Neflix UK film review: Imperial Dreams
A new hope8
Ivan Radford | On 04, Feb 2017
Director: Malik Vitthal
Cast: John Boyega, Rotimi
Watch Imperial Dreams online in the UK: Netflix
Meet Bambi (Boyega). He’s 21 years old. He’s just been released from prison. And he’s returning to his old neighbourhood to start a new life. If you’re already nodding because you think you know how this story will play out, that’s exactly why Imperial Dreams is worth watching. The familiar narrative of a young black man sliding back into crime due to no other option has sadly become all too familiar, in many regards – Imperial Dreams tells it to us again with fresh eyes.
Malik Vitthal’s directorial debut follows in the footsteps of Fruitvale Station with its naturalistic depiction of what faces Bambi upon his homecoming. He shoots the streets of Watts, Los Angeles, with an underplayed eye, allowing the sunlit dead-ends and the bullet-ridden fear of the nighttime to speak for themselves. City of stars, this ain’t.
If the result lacks the powerful clout of Fruitvale’s fact, it finds similar weight in its starmaking turn from John Boyega. Made before he shot to worldwide fame in The Force Awakens, the latter has no doubt been key to its appeal for Netflix, which has snapped it up as an Original film three years after its Sundance premiere. That’s only a good thing, though, as its release now confirms that Boyega isn’t just a charismatic presence in the cinematic galaxy, but a subtle, thoughtful, brooding performer who stands alongside Britain’s best young talents.
Boyega is magnetic, quietly bringing Bambi to life out of the sea of potential cliches that could litter the movie. Only a few years after Boyega’s lead turn in Attack the Block, Bambi’s frown almost visibly carries the weight of that added age, shouldering the burdens that are thrown on him. It soon becomes apparent that there are many. There’s his cousin, Gideon (De’aundre Bonds), still caught up in gangs. There’s his mother, an alcoholic in no state to look after anyone. There’s his baby mama, in prison doing her own time. And there’s Uncle Shrimp (a menacing Glenn Plummer), who will only let his nephew live in his home if he agrees to drive a car stuffed with drugs across the state border.
And so Bambi has no choice but to live on the streets, sleeping in his car with his son, Day (played by twins Ethan and Justin Coach). The supporting cast are all convincing, but it’s in this central duo that Imperial Dreams finds its strength. Driven by the determination to make sure his son doesn’t grow up in the same life, Bambi does everything he can to keep his son from his uncle, stringing up fairy lights on the back seat of his sedan to make it homely. The Coaches and Boyega have heartbreaking chemistry, from one tearful scene where they briefly bid goodbye to the moments when he tenderly reads Day bedtime stories.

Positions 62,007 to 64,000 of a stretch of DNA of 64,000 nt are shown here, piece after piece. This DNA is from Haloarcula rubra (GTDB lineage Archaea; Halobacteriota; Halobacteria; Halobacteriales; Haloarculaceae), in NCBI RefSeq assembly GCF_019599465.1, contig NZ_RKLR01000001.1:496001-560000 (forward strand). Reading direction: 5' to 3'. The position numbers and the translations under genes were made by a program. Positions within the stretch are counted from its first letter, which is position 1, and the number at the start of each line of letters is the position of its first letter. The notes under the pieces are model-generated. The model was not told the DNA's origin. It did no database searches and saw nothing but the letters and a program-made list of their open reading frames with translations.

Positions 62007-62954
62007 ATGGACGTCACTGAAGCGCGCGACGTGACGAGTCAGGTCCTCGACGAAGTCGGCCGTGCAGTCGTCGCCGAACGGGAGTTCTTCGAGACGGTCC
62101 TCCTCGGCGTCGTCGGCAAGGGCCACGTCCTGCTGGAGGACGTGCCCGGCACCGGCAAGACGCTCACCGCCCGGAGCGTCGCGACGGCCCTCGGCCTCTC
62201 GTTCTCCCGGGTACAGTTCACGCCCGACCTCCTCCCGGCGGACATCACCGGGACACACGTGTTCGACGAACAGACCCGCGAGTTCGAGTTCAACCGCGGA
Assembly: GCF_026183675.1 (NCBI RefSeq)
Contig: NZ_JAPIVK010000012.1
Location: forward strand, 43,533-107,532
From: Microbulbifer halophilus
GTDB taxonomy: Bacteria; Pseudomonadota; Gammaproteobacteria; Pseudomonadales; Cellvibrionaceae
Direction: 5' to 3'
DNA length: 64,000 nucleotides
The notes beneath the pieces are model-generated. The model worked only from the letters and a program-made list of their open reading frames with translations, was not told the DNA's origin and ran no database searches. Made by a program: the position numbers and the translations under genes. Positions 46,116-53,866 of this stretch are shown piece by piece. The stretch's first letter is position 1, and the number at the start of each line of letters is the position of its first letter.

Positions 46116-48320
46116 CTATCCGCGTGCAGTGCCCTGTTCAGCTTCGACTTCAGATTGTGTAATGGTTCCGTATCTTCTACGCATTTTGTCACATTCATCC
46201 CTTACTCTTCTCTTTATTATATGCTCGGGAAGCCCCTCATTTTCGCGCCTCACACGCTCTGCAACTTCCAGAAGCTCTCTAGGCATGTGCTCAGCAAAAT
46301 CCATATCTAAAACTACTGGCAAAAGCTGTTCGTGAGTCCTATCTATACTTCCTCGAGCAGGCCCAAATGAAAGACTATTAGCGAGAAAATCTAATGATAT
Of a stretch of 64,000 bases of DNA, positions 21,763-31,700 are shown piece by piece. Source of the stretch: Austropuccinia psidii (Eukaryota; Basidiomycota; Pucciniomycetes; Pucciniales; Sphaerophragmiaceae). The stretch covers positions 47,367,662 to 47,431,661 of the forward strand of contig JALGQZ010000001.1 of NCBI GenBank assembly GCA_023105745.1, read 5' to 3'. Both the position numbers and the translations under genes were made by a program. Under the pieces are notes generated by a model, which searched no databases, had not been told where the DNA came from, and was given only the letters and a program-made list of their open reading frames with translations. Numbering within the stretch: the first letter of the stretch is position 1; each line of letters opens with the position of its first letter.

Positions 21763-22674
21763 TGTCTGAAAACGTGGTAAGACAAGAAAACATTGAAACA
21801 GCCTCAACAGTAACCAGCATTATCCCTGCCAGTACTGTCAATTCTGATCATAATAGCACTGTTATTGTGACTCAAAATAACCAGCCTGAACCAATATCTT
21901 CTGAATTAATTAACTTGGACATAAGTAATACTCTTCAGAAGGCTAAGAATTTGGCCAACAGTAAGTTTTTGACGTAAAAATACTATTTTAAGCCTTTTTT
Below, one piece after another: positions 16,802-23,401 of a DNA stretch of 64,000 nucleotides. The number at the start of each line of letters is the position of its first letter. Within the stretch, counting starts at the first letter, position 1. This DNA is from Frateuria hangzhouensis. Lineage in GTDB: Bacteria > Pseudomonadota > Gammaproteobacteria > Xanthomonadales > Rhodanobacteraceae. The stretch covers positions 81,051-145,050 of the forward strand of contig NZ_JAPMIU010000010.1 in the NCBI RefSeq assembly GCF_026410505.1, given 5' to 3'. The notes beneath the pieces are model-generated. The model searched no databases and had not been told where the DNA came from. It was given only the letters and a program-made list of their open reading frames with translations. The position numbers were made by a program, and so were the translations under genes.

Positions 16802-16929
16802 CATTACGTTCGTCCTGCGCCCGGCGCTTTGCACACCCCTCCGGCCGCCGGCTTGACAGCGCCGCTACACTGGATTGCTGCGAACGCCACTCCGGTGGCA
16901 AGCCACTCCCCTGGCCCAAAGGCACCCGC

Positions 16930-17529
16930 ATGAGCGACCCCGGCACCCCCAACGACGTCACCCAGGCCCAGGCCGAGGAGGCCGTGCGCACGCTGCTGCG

Vitthal’s script, co-written with Ismet Prcic, hinges its heavy drama on that optimistic bond, allowing the film to portray life after prison with an unflinching grimness without descending into melodrama. Bambi’s brother, Wayne (Rotimi), is aiming for college and tries to help where he can – he wears ties, while Bambi is stuck wearing the same shirt over and over. A visit to the local DMV office, meanwhile, presents the nonsensical, harsh bureaucracy of a system stacked against him: to get a job, Bambi needs a driver’s licence, but can only do that if he pays off his child support debt, which he can’t do unless he gets a job. Even the bedtime stories that he tells Day are his own written accounts of prison.
But that’s also Bambi’s plan for the future: he wants to use his writing to stop others from falling into the same catch-22 situation. “When you’re born in prison,” he observes, in one of many poetic passages. “You don’t know what to do with freedom.” Naturally, most people around him – including his parole officer – sneer at the idea of him becoming a published author, but Imperial Dreams impresses because it doesn’t. Vitthal could have taken the easy route and slipped back into the familiar narrative of urban dramas about young people trying to escape the streets. But Imperial Dreams unabashedly places the emphasis on that second word, allowing for an uplifting hint of hope that makes the gritty reality all the more effective. There’s a lot of Shawshank before the Redemption. But that doesn’t mean Redemption is impossible.
Imperial Dreams is now available on Netflix UK, as part of an £8.99 monthly subscription.